Thursday in the Fifth Week of Ordinary Time
Many years ago, Pope Pius XII said, “The sin of the century is the loss of a sense of sin.” When I was in school during the 1940’s and 50’s the worst discipline problems were whispering and chewing gum during class, running in the hallways, making too much noise, getting out of turn in line, littering in public places. The loss of a sense of sin has grown by leaps and bounds since those more innocent days: drug abuse and drunkenness, sexual promiscuity and pornography, rape and abortion, suicide and murder, robbery, vandalism and school shootings.1
Twenty-One centuries ago, Jesus said, “When the Son of Man comes will he find faith on earth?” (Lk 18:8). Think of the Syrophoenician woman’s faith who begged Jesus to cast the demon out of her daughter? According to the Pew Research Center, American Christianity has been shrinking dramatically. Among many young Catholics, what comes out of their hearts is no longer faith and devotion but disbelief and self-will. Their hearts have lost the presence of God. Another Pew Research study found that 74% of U.S. Catholics under the age of 40 do not believe that Jesus Christ is truly present in the Holy Eucharist. It is not “the source and summit of their Christian life.”
If cohabitation is followed by marriage, many Catholic couples no longer consider it essential for validity to be married by a priest. Recently, I heard that one Catholic girl asked her sister to officiate at her marriage.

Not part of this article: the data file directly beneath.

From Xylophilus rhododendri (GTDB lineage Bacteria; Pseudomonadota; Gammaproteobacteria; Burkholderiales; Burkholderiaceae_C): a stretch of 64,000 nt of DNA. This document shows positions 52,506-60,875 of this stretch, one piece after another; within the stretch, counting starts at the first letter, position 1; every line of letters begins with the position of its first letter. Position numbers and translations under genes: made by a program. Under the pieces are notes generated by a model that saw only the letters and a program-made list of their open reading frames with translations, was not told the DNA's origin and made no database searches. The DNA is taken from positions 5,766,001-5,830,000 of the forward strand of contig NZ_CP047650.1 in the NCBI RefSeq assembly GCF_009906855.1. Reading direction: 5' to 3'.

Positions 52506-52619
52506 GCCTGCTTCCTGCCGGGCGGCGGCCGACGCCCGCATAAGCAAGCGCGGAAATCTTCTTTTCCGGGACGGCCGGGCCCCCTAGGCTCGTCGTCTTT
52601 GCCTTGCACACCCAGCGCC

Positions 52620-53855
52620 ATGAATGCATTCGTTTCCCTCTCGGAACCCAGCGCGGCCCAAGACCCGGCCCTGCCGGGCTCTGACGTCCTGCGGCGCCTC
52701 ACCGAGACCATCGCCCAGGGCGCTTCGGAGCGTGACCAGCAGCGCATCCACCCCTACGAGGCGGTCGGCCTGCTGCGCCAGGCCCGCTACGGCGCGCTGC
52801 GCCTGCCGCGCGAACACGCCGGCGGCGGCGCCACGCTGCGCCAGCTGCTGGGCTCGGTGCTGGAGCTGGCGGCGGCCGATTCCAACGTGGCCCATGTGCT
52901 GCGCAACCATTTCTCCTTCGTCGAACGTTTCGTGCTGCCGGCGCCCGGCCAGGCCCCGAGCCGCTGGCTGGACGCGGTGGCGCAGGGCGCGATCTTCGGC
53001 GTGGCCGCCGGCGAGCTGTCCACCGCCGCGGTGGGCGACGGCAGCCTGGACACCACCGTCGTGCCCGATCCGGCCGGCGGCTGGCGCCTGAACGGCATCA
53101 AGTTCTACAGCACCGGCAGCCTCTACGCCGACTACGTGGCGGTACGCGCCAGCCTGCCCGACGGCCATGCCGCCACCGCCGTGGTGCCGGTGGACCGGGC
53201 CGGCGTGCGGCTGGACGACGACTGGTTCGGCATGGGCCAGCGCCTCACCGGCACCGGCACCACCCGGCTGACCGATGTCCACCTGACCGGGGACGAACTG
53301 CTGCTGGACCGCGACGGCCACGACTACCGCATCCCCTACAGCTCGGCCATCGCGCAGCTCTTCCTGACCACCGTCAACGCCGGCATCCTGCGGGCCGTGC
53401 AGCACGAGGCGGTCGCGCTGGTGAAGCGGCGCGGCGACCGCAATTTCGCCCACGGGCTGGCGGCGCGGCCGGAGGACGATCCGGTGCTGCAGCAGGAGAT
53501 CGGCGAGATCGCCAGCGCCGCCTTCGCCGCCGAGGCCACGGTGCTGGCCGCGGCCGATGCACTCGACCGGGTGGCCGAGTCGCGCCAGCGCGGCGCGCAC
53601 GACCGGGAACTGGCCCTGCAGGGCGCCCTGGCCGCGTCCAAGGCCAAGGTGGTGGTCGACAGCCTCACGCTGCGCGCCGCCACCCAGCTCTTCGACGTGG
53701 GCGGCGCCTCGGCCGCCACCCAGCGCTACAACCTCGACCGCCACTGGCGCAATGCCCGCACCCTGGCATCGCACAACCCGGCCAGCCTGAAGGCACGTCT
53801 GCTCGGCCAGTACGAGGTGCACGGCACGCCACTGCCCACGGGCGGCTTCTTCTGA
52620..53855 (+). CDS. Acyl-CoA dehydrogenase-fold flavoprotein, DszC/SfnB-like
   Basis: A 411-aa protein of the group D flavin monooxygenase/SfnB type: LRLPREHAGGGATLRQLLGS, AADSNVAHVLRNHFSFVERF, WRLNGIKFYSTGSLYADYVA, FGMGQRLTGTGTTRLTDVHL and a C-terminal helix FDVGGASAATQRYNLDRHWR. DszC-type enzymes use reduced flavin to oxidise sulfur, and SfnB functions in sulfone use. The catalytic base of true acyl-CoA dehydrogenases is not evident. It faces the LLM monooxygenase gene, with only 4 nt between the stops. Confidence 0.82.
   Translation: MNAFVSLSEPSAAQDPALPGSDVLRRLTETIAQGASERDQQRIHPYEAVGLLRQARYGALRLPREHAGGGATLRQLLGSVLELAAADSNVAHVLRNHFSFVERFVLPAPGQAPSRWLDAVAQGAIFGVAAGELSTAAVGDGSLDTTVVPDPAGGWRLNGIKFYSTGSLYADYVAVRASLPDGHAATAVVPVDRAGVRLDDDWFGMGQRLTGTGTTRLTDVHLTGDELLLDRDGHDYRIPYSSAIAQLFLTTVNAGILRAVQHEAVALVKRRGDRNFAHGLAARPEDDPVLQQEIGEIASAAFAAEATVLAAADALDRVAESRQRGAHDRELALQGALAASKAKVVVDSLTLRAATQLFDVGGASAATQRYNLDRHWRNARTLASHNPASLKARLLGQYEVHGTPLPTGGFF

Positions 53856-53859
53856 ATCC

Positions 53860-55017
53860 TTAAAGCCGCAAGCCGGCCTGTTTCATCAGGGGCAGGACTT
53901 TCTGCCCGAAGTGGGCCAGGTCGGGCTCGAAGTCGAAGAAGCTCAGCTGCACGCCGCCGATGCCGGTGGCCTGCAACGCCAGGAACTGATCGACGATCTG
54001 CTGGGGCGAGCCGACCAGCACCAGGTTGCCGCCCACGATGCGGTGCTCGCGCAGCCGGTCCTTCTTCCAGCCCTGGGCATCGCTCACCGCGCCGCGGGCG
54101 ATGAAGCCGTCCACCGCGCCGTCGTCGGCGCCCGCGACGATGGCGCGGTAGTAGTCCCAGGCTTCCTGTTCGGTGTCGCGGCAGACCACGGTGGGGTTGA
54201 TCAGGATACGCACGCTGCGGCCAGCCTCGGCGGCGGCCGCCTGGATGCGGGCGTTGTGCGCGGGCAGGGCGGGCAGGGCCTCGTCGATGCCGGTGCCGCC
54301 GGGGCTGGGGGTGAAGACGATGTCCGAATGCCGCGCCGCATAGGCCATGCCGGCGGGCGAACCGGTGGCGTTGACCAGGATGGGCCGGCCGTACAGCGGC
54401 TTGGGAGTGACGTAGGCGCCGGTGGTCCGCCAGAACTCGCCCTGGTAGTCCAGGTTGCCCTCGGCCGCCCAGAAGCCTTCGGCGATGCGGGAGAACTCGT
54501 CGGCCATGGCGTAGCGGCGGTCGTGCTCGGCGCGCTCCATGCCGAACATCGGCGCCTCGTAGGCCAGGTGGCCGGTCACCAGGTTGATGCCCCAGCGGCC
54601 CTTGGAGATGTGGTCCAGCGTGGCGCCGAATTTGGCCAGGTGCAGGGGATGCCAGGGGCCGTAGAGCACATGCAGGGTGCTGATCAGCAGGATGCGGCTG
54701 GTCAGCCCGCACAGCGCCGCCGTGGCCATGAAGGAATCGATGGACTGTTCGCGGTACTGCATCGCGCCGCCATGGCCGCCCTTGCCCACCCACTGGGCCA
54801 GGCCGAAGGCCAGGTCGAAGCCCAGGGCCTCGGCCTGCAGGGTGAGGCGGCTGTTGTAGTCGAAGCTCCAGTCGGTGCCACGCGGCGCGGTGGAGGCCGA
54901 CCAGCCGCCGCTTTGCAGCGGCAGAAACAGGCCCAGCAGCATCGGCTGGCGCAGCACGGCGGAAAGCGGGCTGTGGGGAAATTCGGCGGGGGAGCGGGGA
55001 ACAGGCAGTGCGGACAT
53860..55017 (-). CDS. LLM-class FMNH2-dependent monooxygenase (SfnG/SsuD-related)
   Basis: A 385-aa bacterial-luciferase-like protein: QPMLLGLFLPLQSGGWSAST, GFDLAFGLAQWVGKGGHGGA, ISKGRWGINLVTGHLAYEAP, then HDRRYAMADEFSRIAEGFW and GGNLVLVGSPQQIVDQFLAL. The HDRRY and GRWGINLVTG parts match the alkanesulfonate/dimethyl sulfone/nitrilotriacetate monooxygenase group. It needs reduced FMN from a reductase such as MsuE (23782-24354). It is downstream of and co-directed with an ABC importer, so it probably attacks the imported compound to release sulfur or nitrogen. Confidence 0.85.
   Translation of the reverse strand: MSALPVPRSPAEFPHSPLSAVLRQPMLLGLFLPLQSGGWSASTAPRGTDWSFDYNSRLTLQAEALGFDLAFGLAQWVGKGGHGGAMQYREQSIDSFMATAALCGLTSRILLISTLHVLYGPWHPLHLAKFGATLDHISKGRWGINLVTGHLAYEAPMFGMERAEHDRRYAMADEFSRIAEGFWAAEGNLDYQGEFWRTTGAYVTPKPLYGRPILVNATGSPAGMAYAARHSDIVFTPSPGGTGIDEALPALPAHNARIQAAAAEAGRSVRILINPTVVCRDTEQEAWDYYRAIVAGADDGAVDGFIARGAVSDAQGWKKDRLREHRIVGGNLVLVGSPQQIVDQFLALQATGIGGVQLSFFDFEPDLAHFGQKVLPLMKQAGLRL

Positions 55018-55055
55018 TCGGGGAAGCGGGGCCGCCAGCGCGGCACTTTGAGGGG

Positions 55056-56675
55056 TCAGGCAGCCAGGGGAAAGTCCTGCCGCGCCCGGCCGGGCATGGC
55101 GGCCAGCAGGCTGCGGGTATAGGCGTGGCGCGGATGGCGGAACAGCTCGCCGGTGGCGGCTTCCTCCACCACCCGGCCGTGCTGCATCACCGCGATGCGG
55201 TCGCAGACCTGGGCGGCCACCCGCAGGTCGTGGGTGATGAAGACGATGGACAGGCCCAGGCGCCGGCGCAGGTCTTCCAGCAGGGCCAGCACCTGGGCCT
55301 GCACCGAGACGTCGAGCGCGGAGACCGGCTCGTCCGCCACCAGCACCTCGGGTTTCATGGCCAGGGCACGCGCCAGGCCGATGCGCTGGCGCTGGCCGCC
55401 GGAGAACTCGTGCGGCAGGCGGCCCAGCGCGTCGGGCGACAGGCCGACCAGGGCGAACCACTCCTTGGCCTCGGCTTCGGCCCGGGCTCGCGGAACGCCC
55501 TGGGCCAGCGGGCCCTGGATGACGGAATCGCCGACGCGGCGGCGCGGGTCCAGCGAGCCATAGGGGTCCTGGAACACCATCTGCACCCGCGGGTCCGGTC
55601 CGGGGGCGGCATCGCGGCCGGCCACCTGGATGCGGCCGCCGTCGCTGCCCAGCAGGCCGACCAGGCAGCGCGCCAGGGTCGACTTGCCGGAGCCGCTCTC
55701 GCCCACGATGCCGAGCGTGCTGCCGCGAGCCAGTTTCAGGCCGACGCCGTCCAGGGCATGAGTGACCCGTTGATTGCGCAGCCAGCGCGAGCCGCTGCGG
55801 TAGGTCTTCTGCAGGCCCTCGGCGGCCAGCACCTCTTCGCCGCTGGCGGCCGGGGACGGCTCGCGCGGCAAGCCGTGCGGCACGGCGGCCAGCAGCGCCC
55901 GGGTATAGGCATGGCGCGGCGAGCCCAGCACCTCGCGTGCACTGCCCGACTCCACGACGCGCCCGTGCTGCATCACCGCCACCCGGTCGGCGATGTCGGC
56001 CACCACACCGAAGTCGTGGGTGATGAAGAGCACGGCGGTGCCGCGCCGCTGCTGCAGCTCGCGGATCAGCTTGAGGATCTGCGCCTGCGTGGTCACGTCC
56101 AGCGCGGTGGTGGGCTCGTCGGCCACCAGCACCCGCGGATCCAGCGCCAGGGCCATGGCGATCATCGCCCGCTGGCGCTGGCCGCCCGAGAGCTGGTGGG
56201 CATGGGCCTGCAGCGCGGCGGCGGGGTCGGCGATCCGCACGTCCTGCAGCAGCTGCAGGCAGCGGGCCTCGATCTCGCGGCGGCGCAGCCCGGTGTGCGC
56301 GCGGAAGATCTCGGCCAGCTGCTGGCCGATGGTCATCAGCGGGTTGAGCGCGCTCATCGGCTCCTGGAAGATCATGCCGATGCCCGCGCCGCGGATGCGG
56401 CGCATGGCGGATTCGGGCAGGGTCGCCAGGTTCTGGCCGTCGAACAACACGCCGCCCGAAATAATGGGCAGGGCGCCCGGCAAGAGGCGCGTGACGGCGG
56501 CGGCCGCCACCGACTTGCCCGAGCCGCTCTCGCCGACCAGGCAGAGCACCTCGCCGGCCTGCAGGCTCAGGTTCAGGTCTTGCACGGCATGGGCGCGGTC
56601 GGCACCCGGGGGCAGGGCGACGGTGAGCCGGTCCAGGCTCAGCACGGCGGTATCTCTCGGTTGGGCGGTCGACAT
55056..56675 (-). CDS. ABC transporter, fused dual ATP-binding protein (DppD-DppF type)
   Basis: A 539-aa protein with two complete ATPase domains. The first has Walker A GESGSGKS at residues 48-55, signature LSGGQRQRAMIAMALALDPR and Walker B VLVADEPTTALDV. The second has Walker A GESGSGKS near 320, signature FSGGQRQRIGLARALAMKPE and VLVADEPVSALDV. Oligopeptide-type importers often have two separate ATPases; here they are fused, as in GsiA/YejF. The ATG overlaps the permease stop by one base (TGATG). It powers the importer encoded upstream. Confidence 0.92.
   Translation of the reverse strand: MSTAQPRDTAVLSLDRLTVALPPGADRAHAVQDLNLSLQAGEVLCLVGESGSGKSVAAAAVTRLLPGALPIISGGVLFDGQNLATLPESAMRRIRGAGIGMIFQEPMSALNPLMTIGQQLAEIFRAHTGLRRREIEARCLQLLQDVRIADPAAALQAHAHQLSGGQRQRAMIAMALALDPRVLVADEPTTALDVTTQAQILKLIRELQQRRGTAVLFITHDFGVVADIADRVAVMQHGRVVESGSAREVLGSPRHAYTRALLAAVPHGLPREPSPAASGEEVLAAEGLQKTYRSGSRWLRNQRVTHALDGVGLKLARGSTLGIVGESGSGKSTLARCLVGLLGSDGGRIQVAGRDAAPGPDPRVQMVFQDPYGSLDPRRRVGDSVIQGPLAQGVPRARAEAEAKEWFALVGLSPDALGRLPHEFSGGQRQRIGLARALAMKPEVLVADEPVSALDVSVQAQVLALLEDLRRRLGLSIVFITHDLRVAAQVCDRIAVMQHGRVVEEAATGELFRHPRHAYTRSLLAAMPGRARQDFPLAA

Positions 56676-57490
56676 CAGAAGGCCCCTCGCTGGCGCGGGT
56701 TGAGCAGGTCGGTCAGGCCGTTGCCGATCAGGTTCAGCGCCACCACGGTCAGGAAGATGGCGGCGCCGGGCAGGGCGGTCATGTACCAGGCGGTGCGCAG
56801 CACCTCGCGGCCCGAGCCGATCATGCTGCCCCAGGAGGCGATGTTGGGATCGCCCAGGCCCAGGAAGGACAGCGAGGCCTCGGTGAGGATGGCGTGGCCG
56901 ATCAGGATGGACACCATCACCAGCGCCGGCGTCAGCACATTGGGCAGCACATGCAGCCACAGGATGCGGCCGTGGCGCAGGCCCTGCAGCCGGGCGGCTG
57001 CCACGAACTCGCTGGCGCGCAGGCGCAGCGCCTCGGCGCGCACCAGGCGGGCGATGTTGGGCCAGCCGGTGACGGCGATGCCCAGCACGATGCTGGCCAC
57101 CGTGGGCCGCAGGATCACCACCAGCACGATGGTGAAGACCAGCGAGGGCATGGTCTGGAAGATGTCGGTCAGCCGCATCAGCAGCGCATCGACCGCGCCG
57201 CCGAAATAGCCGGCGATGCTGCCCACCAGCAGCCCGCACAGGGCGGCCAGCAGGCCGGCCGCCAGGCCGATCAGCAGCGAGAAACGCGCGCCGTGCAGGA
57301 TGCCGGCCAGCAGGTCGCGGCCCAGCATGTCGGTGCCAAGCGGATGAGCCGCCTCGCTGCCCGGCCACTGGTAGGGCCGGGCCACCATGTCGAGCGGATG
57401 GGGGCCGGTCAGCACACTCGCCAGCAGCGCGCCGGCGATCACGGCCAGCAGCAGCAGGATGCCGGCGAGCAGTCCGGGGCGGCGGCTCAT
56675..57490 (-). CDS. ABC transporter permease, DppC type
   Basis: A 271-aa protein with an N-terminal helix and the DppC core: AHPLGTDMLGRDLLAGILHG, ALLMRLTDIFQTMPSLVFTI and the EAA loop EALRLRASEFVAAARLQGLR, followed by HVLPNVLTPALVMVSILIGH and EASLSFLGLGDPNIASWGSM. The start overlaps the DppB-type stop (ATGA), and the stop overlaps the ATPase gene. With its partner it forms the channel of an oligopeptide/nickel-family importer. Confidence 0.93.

The sacrament of Reconciliation has fared even worse. Scot Hahn writes, “Many Catholics have lost a sense of sin. If there is no sin, then the sacrament of reconciliation is a curious oddity.” Who needs it?
The sacrament of Confirmation suffers from a different evil, the loss of a sense of the holy. We are strengthened by Confirmation with the presence and power of the Holy Spirit to seek good and avoid evil, to be holy. By contrast, the explosion of Satanic rituals, the Ouija board, games like Dungeons and Dragons and occult activities are reasons we need the sacrament of Confirmation. The struggle is beyond our strength. But Confirmation is often refused or received reluctantly.
The most significant trend in religious practice during recent decades has been the growing shift away from formal religion. In 2019, for the first time, those who check “no religious affiliation” on their profiles were the same size as Roman Catholics and Evangelical Protestants, the two largest religious groups in the United States. In the 1940s and ‘50s only 3% of Americans said they had no formal religious identity.
So, when the Son of Man comes will he find faith on earth like the mother who pleaded for her daughter?
- Newsweek, January 5, 1987.